Tim’s Plan (or vague ideas) for Addressing Student Debt

– Any college that accepts government backed student loans can only charge a set tuition rate, rather like how doctors get billed by HMOs, the doctor may send a bill for $100, but since they belong to the network, they’re only going to receive $50. Colleges that don’t like being paid a lesser amount can refuse to accept government backed student loans. If this means that only state colleges see federally backed loan money, then more expensive schools will discover the effects of supply and demand and eventually their tuition rates (which have skyrocketed past most of the rest of the economy, double medical costs even) will have to drop or they’ll have to stick to recruiting only rich kids and hope they get enough to cover the budget, while state schools grow.

– Student loan interest rates are set high enough to cover administrative costs, and no higher, if this means rates are a fraction of a percent, so be it.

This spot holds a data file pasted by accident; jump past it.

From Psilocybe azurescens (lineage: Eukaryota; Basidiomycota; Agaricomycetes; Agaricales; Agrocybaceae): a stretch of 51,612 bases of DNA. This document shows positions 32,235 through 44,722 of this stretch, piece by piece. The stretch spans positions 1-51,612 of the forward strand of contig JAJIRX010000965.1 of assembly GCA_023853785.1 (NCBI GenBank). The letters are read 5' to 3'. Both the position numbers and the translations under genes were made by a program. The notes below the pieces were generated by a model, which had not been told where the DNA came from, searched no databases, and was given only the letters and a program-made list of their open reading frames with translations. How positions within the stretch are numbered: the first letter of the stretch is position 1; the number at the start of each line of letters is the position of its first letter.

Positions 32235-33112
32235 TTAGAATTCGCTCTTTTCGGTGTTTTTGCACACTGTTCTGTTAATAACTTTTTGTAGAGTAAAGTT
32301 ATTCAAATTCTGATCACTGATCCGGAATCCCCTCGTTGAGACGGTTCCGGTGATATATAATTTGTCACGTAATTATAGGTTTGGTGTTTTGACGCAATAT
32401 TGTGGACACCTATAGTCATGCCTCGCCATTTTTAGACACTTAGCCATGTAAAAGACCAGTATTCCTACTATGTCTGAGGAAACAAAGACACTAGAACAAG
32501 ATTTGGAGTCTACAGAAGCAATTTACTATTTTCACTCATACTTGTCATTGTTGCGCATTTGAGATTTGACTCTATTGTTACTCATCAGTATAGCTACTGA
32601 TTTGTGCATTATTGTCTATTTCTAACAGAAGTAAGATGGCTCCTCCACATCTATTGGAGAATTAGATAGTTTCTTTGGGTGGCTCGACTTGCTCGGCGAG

– Part of the student loan plan application should list the degree being sought, and the average incomes for this degree, and the percent employed in these fields after graduation, and it should list a schedule of payments and average living expenses to see if the degree will support the loan.

– Students going into shortage fields deemed essential, such as maybe education, health or engineering would see a further tuition decrease, and lock the student into a major.

© 2015, Tim Boothby. All rights reserved.

I was born in the Midwest and grew up in Iowa, Missouri and Texas. I guess you could say I had an eventful childhood, at least it was a helluva lotta fun! I enlisted in the Air Force in 1984 and retired in 2007. I saw a whole bunch of the world and racked up a lot of experiences in the process. Now I'm retired and enjoying life to the fullest!